Through the Looking Glass

Like the image in the mirror,  Danika lives in a world that is a reflection of our own; it appears to be the same proportions, but it is actually inverted. Building on this classic theme, using imagery  like Alice in Wonderland,  as a way to firmly establish the character’s limits and her relation to the audience. Unlike those heroes of old, our hero is unaware the world she lives in is upside down. In fact like many of us, she wants to be more like the people she sees around her. but has trouble meeting her individual needs in the face of what is expected of her.

The world itself has been an interesting one to create. I was originally inspired to tell a World War II narrative after becoming obsessed with CBC’s series X-Company. I became fascinated with the real stories behind the fictional depictions presented in that series. The writers took alot of time to develop all the characters, including the Reich itself. Leveraging the fictional Nazi characters moral struggles, as a vehicle to explore the many complex concepts that provided context to our sense of Historical reality. 

I wanted my story to reflect these virtues, act as a vehicle to contextualize a relatable human struggle through the alternative portrayals of actions and events that will teach an audience the real history. So I conceptualized the alternate world that Danika exists in as a chiral reality to our own. A world where, everything, everyone,  and every event in our reality has an opposite and inverted alternative version in Danika’s.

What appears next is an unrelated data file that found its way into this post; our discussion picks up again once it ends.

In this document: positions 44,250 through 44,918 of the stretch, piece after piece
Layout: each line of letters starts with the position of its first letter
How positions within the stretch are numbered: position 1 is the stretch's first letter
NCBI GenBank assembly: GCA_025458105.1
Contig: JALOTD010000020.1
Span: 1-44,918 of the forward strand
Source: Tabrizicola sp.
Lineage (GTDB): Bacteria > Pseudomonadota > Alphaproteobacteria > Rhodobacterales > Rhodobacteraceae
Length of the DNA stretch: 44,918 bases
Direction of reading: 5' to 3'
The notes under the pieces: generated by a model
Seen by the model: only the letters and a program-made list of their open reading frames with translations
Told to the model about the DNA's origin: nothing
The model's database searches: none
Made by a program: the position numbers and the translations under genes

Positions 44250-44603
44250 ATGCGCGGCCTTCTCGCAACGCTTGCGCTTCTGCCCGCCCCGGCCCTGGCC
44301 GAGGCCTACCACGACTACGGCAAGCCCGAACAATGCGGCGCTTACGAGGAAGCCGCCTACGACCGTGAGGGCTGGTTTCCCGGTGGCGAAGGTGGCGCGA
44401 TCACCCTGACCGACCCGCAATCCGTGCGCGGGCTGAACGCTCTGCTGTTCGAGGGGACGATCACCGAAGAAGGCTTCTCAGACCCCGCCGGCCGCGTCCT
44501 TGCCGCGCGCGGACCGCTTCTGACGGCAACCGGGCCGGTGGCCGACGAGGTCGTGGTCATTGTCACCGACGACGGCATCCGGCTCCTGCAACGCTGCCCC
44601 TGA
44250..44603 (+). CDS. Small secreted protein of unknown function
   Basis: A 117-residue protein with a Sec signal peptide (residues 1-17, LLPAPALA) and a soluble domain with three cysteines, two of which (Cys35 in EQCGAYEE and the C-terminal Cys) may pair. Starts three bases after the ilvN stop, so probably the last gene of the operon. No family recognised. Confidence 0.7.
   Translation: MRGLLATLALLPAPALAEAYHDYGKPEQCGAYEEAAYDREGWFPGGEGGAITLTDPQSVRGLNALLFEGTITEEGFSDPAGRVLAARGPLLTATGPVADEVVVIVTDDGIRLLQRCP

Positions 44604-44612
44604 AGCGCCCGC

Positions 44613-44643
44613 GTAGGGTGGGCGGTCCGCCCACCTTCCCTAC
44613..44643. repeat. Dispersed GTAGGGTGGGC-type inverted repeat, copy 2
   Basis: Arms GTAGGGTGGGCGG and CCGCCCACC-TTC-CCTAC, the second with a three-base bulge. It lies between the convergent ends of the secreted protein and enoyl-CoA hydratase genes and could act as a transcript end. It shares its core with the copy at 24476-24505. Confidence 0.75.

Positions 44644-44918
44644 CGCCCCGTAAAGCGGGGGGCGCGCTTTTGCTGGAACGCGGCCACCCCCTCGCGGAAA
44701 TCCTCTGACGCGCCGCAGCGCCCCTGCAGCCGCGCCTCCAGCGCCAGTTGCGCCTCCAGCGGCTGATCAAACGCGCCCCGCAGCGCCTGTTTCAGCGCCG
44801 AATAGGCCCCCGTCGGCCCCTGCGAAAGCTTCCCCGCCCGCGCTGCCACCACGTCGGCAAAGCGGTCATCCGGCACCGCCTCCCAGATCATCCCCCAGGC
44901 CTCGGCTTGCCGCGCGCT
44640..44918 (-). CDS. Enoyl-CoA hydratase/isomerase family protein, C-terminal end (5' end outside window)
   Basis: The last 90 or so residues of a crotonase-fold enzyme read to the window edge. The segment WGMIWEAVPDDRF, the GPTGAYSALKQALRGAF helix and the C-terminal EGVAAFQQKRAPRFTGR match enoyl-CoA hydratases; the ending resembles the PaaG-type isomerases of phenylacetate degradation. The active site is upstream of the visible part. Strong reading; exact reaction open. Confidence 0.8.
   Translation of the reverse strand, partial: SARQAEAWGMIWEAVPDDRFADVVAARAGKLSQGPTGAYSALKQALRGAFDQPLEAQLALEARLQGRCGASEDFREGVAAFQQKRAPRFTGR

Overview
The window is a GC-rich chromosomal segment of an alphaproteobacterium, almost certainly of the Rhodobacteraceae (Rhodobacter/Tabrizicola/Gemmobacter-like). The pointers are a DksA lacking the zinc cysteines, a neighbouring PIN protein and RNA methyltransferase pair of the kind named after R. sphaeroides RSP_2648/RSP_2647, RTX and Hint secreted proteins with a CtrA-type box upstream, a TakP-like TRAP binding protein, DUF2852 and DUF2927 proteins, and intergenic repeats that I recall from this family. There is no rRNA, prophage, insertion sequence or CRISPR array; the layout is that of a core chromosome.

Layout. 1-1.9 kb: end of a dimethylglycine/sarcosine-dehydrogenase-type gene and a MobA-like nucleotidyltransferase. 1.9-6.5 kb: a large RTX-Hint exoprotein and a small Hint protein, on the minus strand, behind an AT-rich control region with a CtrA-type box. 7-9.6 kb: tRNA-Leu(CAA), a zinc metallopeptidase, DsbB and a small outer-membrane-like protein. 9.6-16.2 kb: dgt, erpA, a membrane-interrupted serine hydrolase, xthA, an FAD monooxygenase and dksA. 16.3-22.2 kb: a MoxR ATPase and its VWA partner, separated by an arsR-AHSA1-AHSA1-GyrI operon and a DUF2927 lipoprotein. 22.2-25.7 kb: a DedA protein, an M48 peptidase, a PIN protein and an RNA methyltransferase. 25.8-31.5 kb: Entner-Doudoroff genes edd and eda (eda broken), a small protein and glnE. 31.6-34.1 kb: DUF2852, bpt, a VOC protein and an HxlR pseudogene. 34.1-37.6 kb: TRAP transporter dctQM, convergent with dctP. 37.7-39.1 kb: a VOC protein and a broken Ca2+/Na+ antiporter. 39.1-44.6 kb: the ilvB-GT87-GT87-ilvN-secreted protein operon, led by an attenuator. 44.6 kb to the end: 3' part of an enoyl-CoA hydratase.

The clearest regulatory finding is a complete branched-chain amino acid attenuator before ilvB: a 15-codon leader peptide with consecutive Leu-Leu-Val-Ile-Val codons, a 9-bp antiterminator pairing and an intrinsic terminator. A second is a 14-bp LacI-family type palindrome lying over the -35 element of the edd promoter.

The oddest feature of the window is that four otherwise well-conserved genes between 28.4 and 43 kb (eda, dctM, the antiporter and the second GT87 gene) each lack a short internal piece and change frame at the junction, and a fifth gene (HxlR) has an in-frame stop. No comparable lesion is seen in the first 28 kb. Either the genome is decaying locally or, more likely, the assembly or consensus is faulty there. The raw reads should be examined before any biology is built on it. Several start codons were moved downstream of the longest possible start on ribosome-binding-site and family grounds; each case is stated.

Aside from the two leads, who function as the catalyst to the story in a similar way to how Titanic the Movie revolved around the fiction love story of Jack and Rose, in a world of historical accurate depiction. The Characters are a fictional depiction of real people, with a real story in our reality, explored through their relation to events presented in the chiral perspective of Danika’s story.  

When writing I make use of our technologies, to virtually travel to the places described in the Danika story, in some cases we can even strip away the years and see how the locations would have appeared in the period.  Audiences can see and learn about the St George Hotel at the corner of Clark and Henry in Brooklyn Heights and are as real in our world as they are in the alternate.

Pulling on the threads of history, We attempt to postulate what would have happened if: this particular set of circumstances were completely reversed. For example Victory Day in our Historical timeline becomes Victory America Day in the Reich, the day Hitler visits an occupied New York city on May 7, 1945. The footage of a Hitler “address civic leaders” to a packed Nazi Rally in Madison Square Garden are real. Sourced from a pre-war Nazi Rally at Madison Square Gardens in 1939.

These narrative tricks present an unprecedented opportunity to educate while entertaining. Like the alternate reality game 2Q , the stigma of the subject and perception gap in historical context provided an opportunity to educate an audience, as to the context of a roman ruled world, that has been separated by 2000 years of misinformation. Through the game Montauk Mystery concepts and conspiracies surrounding Hitler’s Wunderwaffen, which seem more like science fiction than historically accurate, become fact finding game challenges making learning, the achievement, understanding the trophy, and act as a Game compendium to the series. Acclimatizing an audience to subjects that can be intimidating and even scary to study.

Understanding where and how these events took place contextually, helps us understand the world in which we live in today,  because, today was shaped by those times, and those people who formed them, like that guy who designed the Nazi uniforms. 

What was his name again?

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